Sunday, September 11, 2005

Patriots 30, Raiders 20 (9/8/2005)

Well, thankfully that was the first game of the year and the Raiders didn’t have their act together yet. The Patriots won a 30-20 decision over Oakland last Thursday, but it was the most uneven performance they’ve had in three years. The win puts the Pats in a first place tie with Miami and Buffalo (both surprise winners on Sunday) and begins the long journey to what we all hope will be a playoff run. Here’s how I saw things on Thursday.

The offense couldn’t run early, couldn’t pass in mid-game, and couldn’t put the Raiders away at any point. Problems with run blocking along the O-line will have to be corrected, though their pass protection was very good (zero sacks). Brady was his usual efficient self (24 for 38, 30 yards and 2 touchdowns), and Deion Branch and Troy Brown had big receiving days. Ben Watson’s two catches in the first half were crucial, gettin first downs that supplied the defense with time to make important adjustments after Oakland scored easily on their first drive.

The running game was pretty much non-existent. Corey Dillon was hit and dropped in the backfield more in this game than he was last season (perhaps a slight exaggeration), and only Kevin Faulk’s change of pace got anything going in the first half. Most of Dillon’s 63 yards came in garbage time, though he did power in for two touchdowns. The best thing I can say about the offense is they committed only two penalties and drew a boatload of them from the Raiders. And that statement isn’t the kind of praise I’m used to giving this offense. So they better get the O-line and play-calling in sync if they want to beat a much tougher Carolina team next week.

The defense played a very good game, but not a great one. They did give up a first-drive touchdown (first time in 35 games), but after that the Raiders scored only twice: on a long pass to Randy Moss; and on a 20 yard “drive” after a blocked punt. The D wasn’t without fault, having trouble with the run early on, but they got their sea legs under them in the second quarter and held the Raiders in check for the rest of the game. But it wasn't vintage Patriots defense because they forced only one turnover and missed opportunities for others, especially in the passing game.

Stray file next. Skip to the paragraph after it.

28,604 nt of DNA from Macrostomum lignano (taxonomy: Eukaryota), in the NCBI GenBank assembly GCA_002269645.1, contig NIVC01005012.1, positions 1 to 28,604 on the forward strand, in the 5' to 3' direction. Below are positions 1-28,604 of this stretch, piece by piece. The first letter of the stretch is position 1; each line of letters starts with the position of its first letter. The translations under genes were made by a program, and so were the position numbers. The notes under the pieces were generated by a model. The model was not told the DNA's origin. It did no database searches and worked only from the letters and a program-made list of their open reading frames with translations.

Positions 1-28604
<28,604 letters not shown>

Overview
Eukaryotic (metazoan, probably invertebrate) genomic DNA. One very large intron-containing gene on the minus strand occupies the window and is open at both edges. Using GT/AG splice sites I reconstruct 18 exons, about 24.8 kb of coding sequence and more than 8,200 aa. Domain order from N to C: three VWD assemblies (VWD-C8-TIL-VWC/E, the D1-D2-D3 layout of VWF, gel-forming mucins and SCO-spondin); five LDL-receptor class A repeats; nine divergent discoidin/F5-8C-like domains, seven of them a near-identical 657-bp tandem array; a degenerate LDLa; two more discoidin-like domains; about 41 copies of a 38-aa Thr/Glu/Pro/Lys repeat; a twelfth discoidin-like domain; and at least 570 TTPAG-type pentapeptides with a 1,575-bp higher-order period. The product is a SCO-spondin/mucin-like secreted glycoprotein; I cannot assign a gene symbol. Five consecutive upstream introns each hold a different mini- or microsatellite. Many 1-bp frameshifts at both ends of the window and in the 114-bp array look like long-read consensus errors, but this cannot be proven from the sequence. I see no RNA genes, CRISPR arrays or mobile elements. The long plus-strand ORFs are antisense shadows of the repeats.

Richard Seymour looked like a man possessed out there. Once the Pats switched to the 4-3 (midway through their second drive), he was like a one man wrecking crew, leading the team with 8 tackles, many of them in places you wouldn’t expect a defensive lineman to be. He and linemates Vince Wilfork, Ty Warren, and Jarvis Green dominated the line of scrimmage after the switch to the 4-3, and that’s where the game was won. Mike Vrabel and Willie McGinest are the only other players I felt were worthy of special mention, making several big plays each.

The linebackers and secondary were non-descript, double- and triple-covering Randy Moss and daring the Raiders to beat them with just about anyone else. In the second half, Raiders QB Kerry Collins looked lost, either finding no one open or no time to throw. And with the Patriot offense sputtering, it’s a good thing he was lost.

As for special teams, they need more work. Josh Miller pinned the Raiders twice with punts that stopped dead at the four yard line. But the punting unit also gave up a blocked kick that Oakland turned into a quick touchdown. Add to that the blocked extra point and special teams coach Brad Seeley will be a busy man this week.

The coaching staff acquitted themselves well, with a few questionable play calls on offense but some brilliant play design (I’m thinking specifically of the Corey Dillon screen pass and the Tim Dwight touchdown). Eric Mangini made quick and effective adjustments on defense, and the D never got beaten on the same play twice.

So where does that leave us? Well, the Pats have 10 days to prepare for a road game against the historically fast-starting Carolina Panthers. Guaranteed the Panthers won’t commit 16 penalties for anywhere near 149 yards – that is usually left to NFL doormats like Oakland. The Panthers run well and have a defense on par with New England’s, and as an added incentive, they lost their first game which means they’ll be after their first win of the season next Sunday. The game will likely come down to how the O-line handles the pass protection and the question of which QB plays better. Until then, the Patriots are tied for first place – so enjoy it.

Weekly Water-cooler Wisdom: “Both Charlie and Romeo were missed in the first game, but I think the coaches we have can handle things just fine. I thought the offensive play-calling wasn’t quite as good, but it was close. And the defense didn’t come out with the same excellent plan, but the coaches made great adjustments and held the Raiders in check for the rest of the game.”

Keep the faith,

- Scott

PS. 1-0!

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